It takes a lot to tempt us out of London early on a Saturday morning. Even more so when it’s rainy and our destination is Basingstoke. But we were meeting family who had come all the way from Australia and, given they’d flown 24 hours for a cousin playdate, the least we could do was to leave the comforting boundary of the M25.
Besides, this particular leisure park had some romantic memories for me and Nathan, as we’d gone on our very first date there in October 1997. The kids were suprisingly uninterested in this piece of family history but it was nostalgic for us anyway.
We were visiting the Milestones Museum and it seemed a popular choice. Here’s how it looked a few minutes before the 11am opening time:
So clearly Basingstoke in the rain wasn’t an insane thing to do after all. Nana had kindly booked online for us all but there was still a little bit of a queue as we had to get issued with wristbands before we could wander freely. Of course, the first place we wanted to wander to was the cafe for some much-needed caffeine. It had been a long drive down. The coffee was fairly basic – from a machine, no soy milk – but it was hot and caffeinated so that’s all I really cared about.
Then we went to explore. If you haven’t heard of Milestones, it’s a large-scale history museum, with life-size streets from the Edwardian, Victorian and wartime eras. Sadly no Anglo-Saxons, which is what Roo’s studying at the moment but he’s still pretty into the Victorians from last term. Trust me, I’ve had to sit through not one but two family “productions” of “A Christmas Carol” in Eva’s room this week. So both kids loved the dressing up in the classroom:
Eva makes a very convincing Victorian waif, doesn’t she? They also enjoyed building a viaduct out of foam blocks:
They had checklists and clipboards from the information desk but mainly just wanted to roam around and see what they could see. The penny arcade proved popular with all the kids, even though some of the machines seemed a bit sticky – the table football didn’t give us any balls and the shooting game didn’t seem to do much. Some I suspect weren’t from the Victorian era. It’s the Wombles that give it away:
And some, I suspect, weren’t suitable for children:
The big hit though was the wartime sweet shop. They’d been bought an old penny each at the ticket desk (thanks again Nana!) and got to choose what “ration” they wanted out of the sweetie jars:
Cousin T opted for the Winter Mixture until he got a whiff of it and decided that jelly babies were a safer option. Mine both went for the A to Z, which I’m happy to say Nathan and I ended up eating in the car on the way back. Shhh, don’t tell them.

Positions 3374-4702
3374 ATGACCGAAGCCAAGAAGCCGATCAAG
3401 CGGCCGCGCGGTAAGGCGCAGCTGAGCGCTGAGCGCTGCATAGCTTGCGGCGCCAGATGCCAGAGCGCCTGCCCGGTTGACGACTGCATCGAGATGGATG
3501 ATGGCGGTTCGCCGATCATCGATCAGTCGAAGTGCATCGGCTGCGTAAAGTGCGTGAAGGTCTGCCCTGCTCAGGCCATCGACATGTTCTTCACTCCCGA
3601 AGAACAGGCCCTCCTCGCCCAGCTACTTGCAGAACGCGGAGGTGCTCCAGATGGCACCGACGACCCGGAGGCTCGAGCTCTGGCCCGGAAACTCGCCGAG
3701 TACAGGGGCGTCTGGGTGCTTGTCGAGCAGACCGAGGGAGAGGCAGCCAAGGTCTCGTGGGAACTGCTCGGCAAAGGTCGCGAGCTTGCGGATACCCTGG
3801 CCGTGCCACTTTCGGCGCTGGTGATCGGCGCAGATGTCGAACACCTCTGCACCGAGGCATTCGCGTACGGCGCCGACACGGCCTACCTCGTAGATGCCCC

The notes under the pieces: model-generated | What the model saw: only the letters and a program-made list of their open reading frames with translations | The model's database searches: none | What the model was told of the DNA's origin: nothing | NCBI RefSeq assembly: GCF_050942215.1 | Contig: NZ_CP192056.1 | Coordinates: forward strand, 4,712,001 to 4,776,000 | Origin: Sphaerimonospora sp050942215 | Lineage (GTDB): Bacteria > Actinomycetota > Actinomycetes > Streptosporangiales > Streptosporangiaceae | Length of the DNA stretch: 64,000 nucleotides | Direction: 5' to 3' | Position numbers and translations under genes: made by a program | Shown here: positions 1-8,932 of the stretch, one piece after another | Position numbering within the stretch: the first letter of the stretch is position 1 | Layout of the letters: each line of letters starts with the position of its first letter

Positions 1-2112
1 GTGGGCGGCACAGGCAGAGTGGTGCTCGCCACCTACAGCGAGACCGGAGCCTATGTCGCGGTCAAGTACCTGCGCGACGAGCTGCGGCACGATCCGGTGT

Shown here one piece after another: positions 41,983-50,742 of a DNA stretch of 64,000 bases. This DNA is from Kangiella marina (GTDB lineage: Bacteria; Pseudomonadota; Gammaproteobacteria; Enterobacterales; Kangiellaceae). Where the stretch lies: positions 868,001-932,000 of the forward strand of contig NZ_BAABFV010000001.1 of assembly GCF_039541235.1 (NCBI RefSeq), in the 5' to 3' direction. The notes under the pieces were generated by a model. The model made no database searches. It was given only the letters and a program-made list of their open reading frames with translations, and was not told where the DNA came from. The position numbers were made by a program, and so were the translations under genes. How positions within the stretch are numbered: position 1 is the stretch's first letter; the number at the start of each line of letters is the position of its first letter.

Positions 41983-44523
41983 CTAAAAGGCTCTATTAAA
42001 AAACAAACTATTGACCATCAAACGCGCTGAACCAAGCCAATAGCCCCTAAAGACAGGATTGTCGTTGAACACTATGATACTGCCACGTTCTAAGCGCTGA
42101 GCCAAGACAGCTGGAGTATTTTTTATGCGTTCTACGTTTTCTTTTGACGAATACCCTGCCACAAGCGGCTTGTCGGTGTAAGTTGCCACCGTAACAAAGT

Then we had a poke around the rooms exhibition, which showed rooms from the 40s, 50s, 60s and 70s. Anyone want to guess which one this is?
We also spent some time in the toy shop, where the kids spotted a tiny Jar Jar Binks in the 1990s toy display and hooted with derision. Our brainwashing against the gungans has been entirely successful. And we made the revelationary discovery that Lego minifigs used to have blank faces:
It was getting well past lunchtime so we went on the hunt for food and it was harder than we expected. The 50s styled cafe upstairs did jacket potatoes and a few hot mains but it was crowded and there were a lot of us. So we left the warmth of the museum and trekked through the carpark to the Spruce Goose, which a few of us vaguely remembered from some nights out around the turn of the century. They couldn’t seat the 9 of us for an hour and a half but luckily there was a Little Frankies at the top of the steps, which could seat us in just 35 mins.
It wasn’t ideal but we were willing to compromise. So we hung out in the games room of the cinema that I will always refer to as Warner Village Basingstoke – the kids watched some other kids playing air hockey, then played a little air hockey themselves while we pored over photos over the Frankies menu and dreamt of burgers.
Happily, burgers weren’t too far away and by 3:30ish we were all fed, including a good value kids’ menu (£4.50ish for main, dessert and drink…and Eva cleared her plate for once). So it all worked out well.
It was a nice day out too. If I was to suggest an improvement for Milestones, it’d be to have something that children could climb on – Roo kept trying to scale the buses and fire engines but they were mostly not for touching or accessible in a limited way. Honestly, it’s like wrangling a toddler or a monkey sometimes. One indoor climbing frame (in the shape of a vintage bus or an air raid shelter?) would be a great addition for energetic children who’ve just been cooped up in a car for a couple of hours. And the cafe could be bigger. Other than that, it’s a lovely way to spend a few hours and the entry fee gets you in all year so well worth it. If you happen to be in Basingstoke, pop along.